THE ex-boyfriend of model Kelly Brook has issued a statement following yesterday's court case.
Former Royal Marine David McIntosh, 28, a TV personality and 'hired security operative', crashed a van full of dead badgers into a bus shelter in Gloucester during the controversial cull.
McIntosh, from Altrincham, did not appear at Stroud Magistrates' Court to face charges of driving without due care and attention and driving without a licence but pleaded guilty to both offences by post.
He was fined £91 and was ordered to pay £30 costs with a £20 victim surcharge and his licence was endorsed with six penalty points.
In a statement, a spokesman said: "David McIntosh was in a minor car accident last year that did not involve any other vehicles.
"At the time David worked as hired security for various companies and assignments.
"Specifically in this case he was hired to provide secure transportation in the operation of badger culling where firearms were being used.
"He was there to prevent any intervention as to insure the safety of staff as well as the safety of protesters by preventing any altercations.
"David was not involved in the culling operation he was merely doing the job assigned to him of security and transportation.
"David loves animals and his personal views are against the practice of culling badgers but as an ex-military David knows to separate between his personal beliefs and feelings to the legal task/job at hand he was hired to do.
"The matter of the accident was resolved in court where David had to pay a fine
for the traffic violation."
Former Gladiator star McIntosh said he was distracted when a radio fell from the VW Transporter van he was driving in Worcester Street around 12.50am on Sunday, September 29.
In a letter, which was read out in court, he said: "The radio was always kept on the vehicle dashboard so we could hear updates from the police about protesters.
"It slipped off the dashboard and was blocking the clutch and the brake.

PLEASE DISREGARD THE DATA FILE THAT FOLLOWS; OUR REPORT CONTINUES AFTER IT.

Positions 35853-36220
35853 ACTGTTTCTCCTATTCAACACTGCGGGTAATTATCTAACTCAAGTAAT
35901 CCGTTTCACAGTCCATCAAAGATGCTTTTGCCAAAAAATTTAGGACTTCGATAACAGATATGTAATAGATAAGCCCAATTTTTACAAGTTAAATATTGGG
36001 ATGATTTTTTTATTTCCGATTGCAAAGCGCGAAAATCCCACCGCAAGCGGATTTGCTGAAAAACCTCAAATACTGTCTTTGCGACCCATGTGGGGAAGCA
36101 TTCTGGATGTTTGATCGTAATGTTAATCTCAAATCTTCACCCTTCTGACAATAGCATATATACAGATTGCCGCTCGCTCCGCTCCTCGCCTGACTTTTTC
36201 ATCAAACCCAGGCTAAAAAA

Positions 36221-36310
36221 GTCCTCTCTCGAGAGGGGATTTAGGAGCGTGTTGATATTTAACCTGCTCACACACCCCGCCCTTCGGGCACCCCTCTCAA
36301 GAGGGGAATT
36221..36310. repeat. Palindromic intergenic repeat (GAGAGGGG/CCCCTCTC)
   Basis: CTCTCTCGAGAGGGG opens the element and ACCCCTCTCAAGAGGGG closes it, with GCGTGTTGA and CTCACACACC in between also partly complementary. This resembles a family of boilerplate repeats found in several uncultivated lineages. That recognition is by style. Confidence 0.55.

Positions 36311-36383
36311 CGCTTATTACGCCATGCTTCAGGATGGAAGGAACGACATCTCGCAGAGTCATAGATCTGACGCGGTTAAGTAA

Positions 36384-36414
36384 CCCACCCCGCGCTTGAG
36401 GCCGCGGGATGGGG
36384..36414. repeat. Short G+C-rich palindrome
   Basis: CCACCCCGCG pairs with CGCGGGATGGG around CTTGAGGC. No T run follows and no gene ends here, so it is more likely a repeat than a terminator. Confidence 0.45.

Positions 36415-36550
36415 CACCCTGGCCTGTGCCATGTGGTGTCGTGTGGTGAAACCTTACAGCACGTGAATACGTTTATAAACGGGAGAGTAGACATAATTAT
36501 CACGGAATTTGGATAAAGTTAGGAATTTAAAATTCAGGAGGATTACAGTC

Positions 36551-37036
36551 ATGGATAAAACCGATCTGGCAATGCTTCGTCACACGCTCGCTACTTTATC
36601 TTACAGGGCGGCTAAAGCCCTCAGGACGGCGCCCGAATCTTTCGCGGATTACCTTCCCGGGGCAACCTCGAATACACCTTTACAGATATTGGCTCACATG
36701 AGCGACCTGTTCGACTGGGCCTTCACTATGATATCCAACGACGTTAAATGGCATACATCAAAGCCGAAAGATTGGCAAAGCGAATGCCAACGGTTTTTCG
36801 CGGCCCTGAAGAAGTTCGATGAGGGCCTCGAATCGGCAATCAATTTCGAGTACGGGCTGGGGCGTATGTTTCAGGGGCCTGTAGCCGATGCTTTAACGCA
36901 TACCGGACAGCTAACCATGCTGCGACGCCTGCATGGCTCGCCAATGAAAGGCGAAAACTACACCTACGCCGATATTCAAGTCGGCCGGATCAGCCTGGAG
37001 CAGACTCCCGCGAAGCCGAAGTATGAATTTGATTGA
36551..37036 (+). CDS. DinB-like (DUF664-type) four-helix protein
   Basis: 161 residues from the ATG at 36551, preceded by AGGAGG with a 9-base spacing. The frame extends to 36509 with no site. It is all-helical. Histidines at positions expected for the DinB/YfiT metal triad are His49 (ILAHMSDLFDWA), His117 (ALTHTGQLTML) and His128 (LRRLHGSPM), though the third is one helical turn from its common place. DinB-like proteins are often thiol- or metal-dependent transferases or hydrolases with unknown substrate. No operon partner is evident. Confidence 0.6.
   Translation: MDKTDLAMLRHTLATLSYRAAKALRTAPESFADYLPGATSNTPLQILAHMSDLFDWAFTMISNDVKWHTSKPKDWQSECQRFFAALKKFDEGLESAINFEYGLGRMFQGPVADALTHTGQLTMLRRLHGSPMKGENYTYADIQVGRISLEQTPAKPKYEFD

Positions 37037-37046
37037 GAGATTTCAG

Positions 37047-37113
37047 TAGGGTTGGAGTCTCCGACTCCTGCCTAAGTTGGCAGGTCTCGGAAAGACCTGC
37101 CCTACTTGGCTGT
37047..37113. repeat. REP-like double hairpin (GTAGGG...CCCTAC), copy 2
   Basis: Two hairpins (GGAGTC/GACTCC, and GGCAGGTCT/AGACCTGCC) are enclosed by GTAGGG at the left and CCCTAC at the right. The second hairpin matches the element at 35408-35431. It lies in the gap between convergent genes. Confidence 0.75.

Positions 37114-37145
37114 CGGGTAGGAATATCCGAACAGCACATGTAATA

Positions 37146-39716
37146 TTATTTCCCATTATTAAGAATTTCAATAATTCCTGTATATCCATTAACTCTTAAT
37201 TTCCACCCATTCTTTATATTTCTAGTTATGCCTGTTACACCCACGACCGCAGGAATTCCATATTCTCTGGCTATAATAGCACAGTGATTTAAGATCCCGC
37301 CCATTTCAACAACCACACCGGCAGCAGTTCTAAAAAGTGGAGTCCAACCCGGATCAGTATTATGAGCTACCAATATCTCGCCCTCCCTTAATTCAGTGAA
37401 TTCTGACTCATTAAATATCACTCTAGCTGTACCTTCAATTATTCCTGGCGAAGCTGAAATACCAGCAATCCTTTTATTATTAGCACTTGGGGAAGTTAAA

"My only option was to take my eyes off the road and reach for it.
"I tried to brake but it was too late."
However, his passenger John Parker, who was injured in the incident, told police officers that he believed McIntosh had fallen asleep at the wheel.
Reading Mr Parker's statement, Graham Dono, for the prosecution, said: "I was checking my phone and looked up after feeling the vehicle change direction.
"I saw the bus stop in front of me and shouted 'watch out'.
"I can't say if he was asleep or not, but when I looked at David both of his hands were on the wheel, but his head was on his chest. I believe his eyes were shut."
The court heard that McIntosh, of Kentmere Road, in Timperley, Altrincham, was a driver for the Royal Marines and had served in Afghanistan.
In his letter he said he contacted DVLA after the incident and was told that his licence was revoked in 2005 for going through a red light.
"I have had numerous hire cars and have been stopped by police for random checks and not once was it flagged up," he said in his letter.
He also said he was unemployed - which a judge said she had taken into account when deciding the size of the fine.
District Judge Joti Bopa Rai said: "This is a case of driving without due care and attention and driving with a revoked licence.
"I have heard that this was part of the badger cull operation.
"I have to exclude anything to do with the badger cull. I am looking at the driving of an individual."
Anti badger cull campaigners mounted a demonstration outside the court with placards and sat in the public gallery during the hearing.
After, they called for clarity on the contact between cull operators and the police during the cull.
A spokesman for Gloucestershire Police said: "We are aware that David McIntosh today pleaded guilty to driving without due care and attention and driving other than in accordance with a licence, following a road traffic collision in September last year. We are also aware of his reasons for that crash.
"We would like to make it perfectly clear that at no point during the pilot badger cull did police communicate the location of protesters to any contractors.
"Throughout Operation Themis, the policing response to the pilot badger cull, we have maintained our operational independence and ensured the safety of the public.
"We are now investigating the comments made by Mr McIntosh and determining if any further action is appropriate."